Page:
July and September are conference months in Europe. During the day, the sun is pleasantly high and outdoor and indoor areas can be used without much extra effort. The mood is good, almost exuberant. At most universities, teaching has either just ended or not yet begun. It is holiday time and depending on the place and interest, some add 2-3 days to the conference. There are others who come sooner. Besides the pleasant setting, however, conferences are also those moments in a scientific career when you need to generate attention for yourself and your scientific work. In a highly fluid context, you get to know your closest allies, your co-authors, and future superiors. In order to do this, however, you have to convince them with your ideas. And that means, above all, getting to the point. This is exactly what this reading list is about.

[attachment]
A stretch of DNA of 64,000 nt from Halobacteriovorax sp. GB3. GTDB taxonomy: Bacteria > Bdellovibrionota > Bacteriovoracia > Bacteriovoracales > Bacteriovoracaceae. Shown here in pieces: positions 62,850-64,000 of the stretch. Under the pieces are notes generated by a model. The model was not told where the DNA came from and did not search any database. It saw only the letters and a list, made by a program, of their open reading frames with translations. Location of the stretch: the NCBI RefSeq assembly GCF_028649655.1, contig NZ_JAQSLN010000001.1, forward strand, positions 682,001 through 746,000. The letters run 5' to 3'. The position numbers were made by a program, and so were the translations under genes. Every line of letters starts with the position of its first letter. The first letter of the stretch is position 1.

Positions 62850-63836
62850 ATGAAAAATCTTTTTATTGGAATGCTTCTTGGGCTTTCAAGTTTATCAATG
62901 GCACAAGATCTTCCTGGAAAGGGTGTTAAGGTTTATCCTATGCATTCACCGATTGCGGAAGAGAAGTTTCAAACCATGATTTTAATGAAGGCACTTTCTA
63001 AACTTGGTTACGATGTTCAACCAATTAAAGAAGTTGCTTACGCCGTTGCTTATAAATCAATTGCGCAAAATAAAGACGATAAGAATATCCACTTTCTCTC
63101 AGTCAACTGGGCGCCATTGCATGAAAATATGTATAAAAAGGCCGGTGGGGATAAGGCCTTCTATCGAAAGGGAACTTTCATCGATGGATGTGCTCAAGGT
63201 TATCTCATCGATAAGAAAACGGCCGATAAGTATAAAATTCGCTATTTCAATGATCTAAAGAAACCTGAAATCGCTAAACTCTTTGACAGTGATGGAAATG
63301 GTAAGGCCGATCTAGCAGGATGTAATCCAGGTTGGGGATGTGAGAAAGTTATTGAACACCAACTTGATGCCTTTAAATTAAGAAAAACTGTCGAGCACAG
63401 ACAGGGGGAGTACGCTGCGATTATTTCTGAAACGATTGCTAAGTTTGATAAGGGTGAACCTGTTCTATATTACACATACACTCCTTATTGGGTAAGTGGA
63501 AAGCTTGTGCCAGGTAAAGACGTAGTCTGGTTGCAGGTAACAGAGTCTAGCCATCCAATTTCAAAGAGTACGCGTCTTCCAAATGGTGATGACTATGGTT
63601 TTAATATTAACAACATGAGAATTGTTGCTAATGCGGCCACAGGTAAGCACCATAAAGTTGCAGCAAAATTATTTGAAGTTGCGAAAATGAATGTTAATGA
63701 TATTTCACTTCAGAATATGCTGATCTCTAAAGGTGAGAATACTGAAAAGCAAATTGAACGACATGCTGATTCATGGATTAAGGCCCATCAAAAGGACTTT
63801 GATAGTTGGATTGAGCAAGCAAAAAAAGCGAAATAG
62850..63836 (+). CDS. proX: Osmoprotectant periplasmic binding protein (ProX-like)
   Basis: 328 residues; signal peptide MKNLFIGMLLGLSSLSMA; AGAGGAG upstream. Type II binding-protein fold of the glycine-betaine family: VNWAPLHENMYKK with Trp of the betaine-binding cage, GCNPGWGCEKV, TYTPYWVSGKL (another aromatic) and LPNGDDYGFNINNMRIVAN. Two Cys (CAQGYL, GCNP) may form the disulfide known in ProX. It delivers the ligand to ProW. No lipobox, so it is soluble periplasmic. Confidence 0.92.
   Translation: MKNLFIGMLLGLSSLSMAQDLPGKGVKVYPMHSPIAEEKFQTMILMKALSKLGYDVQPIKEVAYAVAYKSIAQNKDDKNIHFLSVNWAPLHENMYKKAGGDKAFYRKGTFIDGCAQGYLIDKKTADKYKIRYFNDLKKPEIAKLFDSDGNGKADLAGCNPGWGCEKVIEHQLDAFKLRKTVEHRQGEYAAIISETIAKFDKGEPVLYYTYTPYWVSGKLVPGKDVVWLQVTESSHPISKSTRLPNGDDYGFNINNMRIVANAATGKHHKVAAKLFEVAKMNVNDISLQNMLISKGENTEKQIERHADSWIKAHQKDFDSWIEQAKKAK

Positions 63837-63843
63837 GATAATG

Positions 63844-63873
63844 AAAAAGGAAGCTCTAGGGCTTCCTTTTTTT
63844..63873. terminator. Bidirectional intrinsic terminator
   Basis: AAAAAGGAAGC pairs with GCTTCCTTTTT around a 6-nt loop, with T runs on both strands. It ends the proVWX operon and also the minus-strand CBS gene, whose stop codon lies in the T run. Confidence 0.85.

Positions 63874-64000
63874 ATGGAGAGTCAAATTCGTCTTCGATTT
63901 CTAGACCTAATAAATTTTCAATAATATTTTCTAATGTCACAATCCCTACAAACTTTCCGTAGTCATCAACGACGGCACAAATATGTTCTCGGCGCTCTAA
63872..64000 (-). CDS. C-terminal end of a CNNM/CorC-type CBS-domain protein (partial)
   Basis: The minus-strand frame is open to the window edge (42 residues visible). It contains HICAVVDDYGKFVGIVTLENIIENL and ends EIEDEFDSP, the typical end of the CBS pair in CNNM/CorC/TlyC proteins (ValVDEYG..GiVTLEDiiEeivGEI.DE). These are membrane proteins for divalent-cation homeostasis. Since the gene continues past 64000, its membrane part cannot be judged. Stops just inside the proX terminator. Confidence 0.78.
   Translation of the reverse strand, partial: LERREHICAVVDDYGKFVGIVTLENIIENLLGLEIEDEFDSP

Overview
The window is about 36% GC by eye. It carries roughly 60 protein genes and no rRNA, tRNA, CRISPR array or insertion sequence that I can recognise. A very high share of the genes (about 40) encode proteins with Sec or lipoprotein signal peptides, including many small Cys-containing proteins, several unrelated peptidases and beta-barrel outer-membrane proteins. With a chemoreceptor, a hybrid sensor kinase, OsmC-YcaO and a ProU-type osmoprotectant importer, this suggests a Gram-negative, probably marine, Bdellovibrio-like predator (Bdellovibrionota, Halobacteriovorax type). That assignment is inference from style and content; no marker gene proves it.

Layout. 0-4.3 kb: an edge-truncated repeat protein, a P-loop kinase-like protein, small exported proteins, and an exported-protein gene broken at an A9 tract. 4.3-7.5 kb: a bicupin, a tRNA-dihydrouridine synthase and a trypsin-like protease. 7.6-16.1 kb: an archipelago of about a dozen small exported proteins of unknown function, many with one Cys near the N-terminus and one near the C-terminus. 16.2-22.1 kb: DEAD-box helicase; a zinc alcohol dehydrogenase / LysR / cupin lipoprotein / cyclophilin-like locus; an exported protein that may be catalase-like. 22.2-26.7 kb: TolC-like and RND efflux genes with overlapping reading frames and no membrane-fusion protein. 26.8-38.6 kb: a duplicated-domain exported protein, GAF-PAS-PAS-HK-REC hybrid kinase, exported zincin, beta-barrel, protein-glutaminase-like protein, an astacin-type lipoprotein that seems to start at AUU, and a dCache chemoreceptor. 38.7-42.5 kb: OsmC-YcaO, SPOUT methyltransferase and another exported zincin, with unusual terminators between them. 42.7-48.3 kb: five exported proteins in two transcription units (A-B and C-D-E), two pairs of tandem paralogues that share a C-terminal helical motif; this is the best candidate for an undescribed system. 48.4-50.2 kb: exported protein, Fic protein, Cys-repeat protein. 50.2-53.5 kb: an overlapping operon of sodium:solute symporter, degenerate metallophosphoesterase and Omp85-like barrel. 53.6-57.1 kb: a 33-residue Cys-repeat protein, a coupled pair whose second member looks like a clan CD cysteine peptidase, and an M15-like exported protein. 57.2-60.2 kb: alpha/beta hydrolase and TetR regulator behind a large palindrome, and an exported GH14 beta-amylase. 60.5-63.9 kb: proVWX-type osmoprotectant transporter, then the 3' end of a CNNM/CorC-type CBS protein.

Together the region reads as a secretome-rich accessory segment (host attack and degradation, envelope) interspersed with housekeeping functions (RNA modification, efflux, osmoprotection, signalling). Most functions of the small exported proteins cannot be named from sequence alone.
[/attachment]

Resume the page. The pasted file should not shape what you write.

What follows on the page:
Photo by Mikael Kristenson on Unsplash

Getting to the point: English as a twofold barrier

To get to the point means first of all to leave out everything unnecessary. No details but only what is most important for your argument should be articulated. Synonyms are ‘to say something clearly’, ‘to be frank’, ‘not to hide something’, ‘to be clear’, and ‘to express yourself unambiguously’. Not that easy when much of the communication is in a foreign language. In Nature’s career column, Roey Elnathan 2021 (paywall) called for broad-based mentoring programs for aspiring and experienced scientists who publish in foreign languages. According to Elnathan’s, precision and accuracy cannot be achieved otherwise.